6 avril 2021 | International, Aérospatial, Naval, Terrestre, C4ISR, Sécurité

Contracts for April 1, 2021

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  • Contract Awards by US Department of Defense - February 03, 2020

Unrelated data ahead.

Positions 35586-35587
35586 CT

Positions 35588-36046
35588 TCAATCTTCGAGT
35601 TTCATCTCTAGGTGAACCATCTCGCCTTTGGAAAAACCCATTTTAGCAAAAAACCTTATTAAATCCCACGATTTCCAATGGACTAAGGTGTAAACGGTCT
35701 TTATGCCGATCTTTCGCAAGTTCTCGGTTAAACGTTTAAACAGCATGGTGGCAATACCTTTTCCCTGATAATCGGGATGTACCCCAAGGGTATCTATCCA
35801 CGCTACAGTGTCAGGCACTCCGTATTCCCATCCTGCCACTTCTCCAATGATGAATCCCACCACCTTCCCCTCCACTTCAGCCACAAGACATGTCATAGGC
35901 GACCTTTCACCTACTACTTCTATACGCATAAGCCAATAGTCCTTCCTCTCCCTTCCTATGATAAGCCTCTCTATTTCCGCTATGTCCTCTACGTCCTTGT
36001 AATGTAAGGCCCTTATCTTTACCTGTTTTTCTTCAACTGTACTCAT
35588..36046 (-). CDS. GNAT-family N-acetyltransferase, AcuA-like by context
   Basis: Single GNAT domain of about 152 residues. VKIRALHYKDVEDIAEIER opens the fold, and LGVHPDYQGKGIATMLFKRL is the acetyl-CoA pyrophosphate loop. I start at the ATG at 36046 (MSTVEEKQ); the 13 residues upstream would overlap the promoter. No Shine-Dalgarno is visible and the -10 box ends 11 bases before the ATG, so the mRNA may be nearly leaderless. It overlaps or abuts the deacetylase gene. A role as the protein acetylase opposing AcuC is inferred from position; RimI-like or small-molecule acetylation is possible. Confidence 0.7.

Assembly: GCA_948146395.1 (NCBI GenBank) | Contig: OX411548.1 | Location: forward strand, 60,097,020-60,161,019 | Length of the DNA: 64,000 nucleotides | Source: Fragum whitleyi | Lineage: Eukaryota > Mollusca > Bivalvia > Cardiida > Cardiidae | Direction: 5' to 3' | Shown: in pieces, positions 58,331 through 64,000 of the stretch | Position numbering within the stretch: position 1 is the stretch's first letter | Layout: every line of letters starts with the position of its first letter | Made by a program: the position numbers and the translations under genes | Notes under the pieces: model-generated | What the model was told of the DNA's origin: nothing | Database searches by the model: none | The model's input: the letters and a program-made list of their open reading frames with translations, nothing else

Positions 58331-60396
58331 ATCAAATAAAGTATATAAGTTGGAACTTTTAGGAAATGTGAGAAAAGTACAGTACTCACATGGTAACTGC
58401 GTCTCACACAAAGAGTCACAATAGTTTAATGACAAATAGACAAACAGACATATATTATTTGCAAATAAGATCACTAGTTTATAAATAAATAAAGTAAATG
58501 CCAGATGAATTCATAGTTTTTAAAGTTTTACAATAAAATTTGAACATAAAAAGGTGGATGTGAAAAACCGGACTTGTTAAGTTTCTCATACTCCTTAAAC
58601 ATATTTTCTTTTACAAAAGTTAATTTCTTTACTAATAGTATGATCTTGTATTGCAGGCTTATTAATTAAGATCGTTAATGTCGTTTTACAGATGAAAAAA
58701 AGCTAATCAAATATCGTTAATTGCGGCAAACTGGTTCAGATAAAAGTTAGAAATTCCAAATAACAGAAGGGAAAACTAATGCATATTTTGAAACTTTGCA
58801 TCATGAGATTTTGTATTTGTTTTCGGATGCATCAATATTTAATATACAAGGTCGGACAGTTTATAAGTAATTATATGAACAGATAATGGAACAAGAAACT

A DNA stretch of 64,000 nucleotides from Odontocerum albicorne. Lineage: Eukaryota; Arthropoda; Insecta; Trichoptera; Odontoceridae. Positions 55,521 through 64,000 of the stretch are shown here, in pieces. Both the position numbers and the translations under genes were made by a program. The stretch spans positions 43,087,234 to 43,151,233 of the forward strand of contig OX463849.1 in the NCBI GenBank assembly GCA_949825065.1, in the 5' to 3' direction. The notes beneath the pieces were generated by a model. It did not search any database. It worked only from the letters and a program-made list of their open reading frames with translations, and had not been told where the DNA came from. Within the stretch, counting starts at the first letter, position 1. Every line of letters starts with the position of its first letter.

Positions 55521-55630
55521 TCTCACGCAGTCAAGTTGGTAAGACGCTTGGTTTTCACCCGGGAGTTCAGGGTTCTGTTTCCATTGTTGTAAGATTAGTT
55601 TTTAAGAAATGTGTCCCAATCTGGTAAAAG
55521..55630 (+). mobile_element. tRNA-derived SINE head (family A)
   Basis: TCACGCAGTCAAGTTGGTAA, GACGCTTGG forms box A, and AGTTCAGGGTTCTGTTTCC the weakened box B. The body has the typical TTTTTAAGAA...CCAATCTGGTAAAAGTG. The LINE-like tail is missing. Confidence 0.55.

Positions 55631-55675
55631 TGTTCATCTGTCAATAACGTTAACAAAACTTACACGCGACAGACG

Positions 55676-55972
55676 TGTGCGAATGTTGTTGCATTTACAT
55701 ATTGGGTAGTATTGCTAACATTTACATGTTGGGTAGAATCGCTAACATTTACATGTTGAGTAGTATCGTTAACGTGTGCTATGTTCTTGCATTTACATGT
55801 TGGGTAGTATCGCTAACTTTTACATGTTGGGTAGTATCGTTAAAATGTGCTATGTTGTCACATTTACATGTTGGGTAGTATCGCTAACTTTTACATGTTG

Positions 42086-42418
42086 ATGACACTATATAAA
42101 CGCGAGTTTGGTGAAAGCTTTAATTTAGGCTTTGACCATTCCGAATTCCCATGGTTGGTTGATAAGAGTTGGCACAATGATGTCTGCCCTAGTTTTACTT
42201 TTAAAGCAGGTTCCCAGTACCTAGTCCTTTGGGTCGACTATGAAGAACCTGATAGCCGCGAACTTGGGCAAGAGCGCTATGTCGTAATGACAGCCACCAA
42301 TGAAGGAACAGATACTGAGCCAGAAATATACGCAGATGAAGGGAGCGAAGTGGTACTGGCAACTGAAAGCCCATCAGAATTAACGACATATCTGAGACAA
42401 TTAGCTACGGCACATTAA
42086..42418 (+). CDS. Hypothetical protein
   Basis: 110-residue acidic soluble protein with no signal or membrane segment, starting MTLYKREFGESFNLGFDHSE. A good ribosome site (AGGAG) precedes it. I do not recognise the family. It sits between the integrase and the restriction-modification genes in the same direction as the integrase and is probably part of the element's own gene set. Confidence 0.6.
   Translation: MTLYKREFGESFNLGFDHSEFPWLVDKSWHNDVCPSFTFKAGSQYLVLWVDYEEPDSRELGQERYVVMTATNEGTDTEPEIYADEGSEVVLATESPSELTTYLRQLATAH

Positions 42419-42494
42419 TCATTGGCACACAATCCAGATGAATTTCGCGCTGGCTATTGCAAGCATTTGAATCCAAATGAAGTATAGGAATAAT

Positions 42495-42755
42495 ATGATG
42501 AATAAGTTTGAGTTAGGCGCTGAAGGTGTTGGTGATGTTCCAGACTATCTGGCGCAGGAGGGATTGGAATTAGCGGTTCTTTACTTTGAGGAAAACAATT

4 février 2020 | International, Aérospatial, Naval, Terrestre, C4ISR, Sécurité

    Contract Awards by US Department of Defense - February 03, 2020